Sadi Carnot


Sadi Carnot ns
1813 portrait of Sadi Carnot, at the age of 17 in his Polytecnique uniform, by Louis Boilly.
In existographies, Sadi Carnot (1796-1832) (IQ:190|#26) (Cattell 1000:345) [RGM:846|1,500+] (EP:25) (CR:425) was a French engineer who, at the age of 28, seeded the science of thermodynamics with the self-published 1824 treatise Reflections on the Motive Power of Fire and on Machines Fitted to Develop that Power, a short booklet on the generalized theory of heat engines, out of which sprang instrumental physical models, namely: Carnot engine, Carnot cycle, and Carnot's principle, the latter of which being precursor to the second law of thermodynamics. The term Carnotian revolution refers to the revolution brought about in science in century to follow Carnot's Reflections.

Overview
(add)

Heat | Work
In 1824, Carnot, when he published his now famous memoir On the Motive Power of Fire, adhered to the “caloric” model of heat.

In c.1827, Carnot, in his manuscripts notes (made available when in 1878 Hippolyte Carnot deposited them to the French Academy of Sciences), according to Robert Thurston (1880) and Robert Fox (1986), had recognized the doctrine of the equivalence of heat and mechanical energy; the following, below left, is an extract of what he had written in these notes: (Ѻ)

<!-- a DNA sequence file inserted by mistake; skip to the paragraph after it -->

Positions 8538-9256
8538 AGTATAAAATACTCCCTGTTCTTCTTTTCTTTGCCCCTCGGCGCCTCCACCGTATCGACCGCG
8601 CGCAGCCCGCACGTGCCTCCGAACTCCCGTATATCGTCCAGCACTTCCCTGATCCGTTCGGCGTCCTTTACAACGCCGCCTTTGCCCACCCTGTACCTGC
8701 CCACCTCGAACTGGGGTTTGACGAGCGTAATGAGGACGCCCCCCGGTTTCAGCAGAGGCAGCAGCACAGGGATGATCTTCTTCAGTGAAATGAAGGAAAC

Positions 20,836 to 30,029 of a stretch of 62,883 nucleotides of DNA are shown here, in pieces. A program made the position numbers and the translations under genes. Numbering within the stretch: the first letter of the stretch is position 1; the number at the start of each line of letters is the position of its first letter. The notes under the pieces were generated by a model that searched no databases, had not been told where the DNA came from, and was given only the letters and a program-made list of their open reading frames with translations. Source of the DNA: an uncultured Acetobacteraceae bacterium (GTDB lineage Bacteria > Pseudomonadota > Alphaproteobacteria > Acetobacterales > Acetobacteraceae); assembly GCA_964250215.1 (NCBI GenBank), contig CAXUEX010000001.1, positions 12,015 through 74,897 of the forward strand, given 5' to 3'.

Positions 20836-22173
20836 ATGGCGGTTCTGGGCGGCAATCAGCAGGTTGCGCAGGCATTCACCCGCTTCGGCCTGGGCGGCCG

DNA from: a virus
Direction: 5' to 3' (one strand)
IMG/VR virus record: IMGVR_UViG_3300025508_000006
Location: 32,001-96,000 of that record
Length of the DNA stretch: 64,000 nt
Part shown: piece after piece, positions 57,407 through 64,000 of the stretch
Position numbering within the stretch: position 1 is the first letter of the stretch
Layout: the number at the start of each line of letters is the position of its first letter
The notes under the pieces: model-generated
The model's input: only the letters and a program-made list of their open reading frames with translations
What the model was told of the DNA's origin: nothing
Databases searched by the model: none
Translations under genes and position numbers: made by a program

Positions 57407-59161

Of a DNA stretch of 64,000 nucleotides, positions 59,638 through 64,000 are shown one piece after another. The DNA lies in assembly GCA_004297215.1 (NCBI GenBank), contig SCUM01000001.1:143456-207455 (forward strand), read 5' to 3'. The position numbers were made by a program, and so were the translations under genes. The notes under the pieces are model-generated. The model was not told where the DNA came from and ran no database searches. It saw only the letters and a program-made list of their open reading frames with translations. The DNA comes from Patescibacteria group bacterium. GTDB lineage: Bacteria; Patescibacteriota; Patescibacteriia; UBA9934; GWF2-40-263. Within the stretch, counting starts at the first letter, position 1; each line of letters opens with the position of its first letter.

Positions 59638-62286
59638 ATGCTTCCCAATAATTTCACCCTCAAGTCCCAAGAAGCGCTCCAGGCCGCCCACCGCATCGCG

French | Carnot | manuscript notes (c.1927)English | Thurston (1880) translation
“La Chaleur n'est autre que la puissance motive, ou plutót, que le mouvement qui a changé de forme. C'est un mouvement dans les particules des corps. Partout ou il y a destruction de puissance motive, il y a, en même temps, production de chaleur en quantité précisément proportionelle à la quantité de puissance motive détruite. Réciproquement, partout on ily a destruction de chaleur, il y a production de puissance motive.”

On peut donc poser en thèse générale que la puissance motive est en quantité invariable dans la nature, qu’elle n'est jamais, a proprement parler, détruite. A la vérité, elle change de forme, c'est-a-dire qu’elle produit tantôt un genre de mouvement, tantôt un autre; mais jamais elle n'est anéantie.”
Heat is nothing else than motive power (energy), or rather, a motion which has changed its form. It is a motion of the molecules of bodies. Whenever motive power is destroyed, there is, at the same time, a production of heat in quantity precisely proportional to the quantity of power destroyed. Reciprocally, wherever there is destruction of heat, there is production of power of motion.

We may then state as a general law, that energy is, in nature, invariable in amount; that is, is never, properly speaking, either created or destroyed. In fact, it changes form; that is, it causes sometimes one kind of motion, sometimes another; but it is never destroyed.”


English | Google translation

English | Fox (1880) translation
"Heat is none other than motive power, or rather, movement that has changed form. It is a movement in the particles of bodies. Wherever there is a destruction of motive power, there is at the same time a production of heat in proportion to the quantity of motive power destroyed. Conversely, everywhere there is a destruction of heat, there is a production of motive power.

It may therefore be posited in general theory that motive power is in invariable quantity in nature, that it is never, strictly speaking , destroyed. In truth, it changes its form, that is to say, it produces sometimes a kind of movement, sometimes another; but it is never destroyed."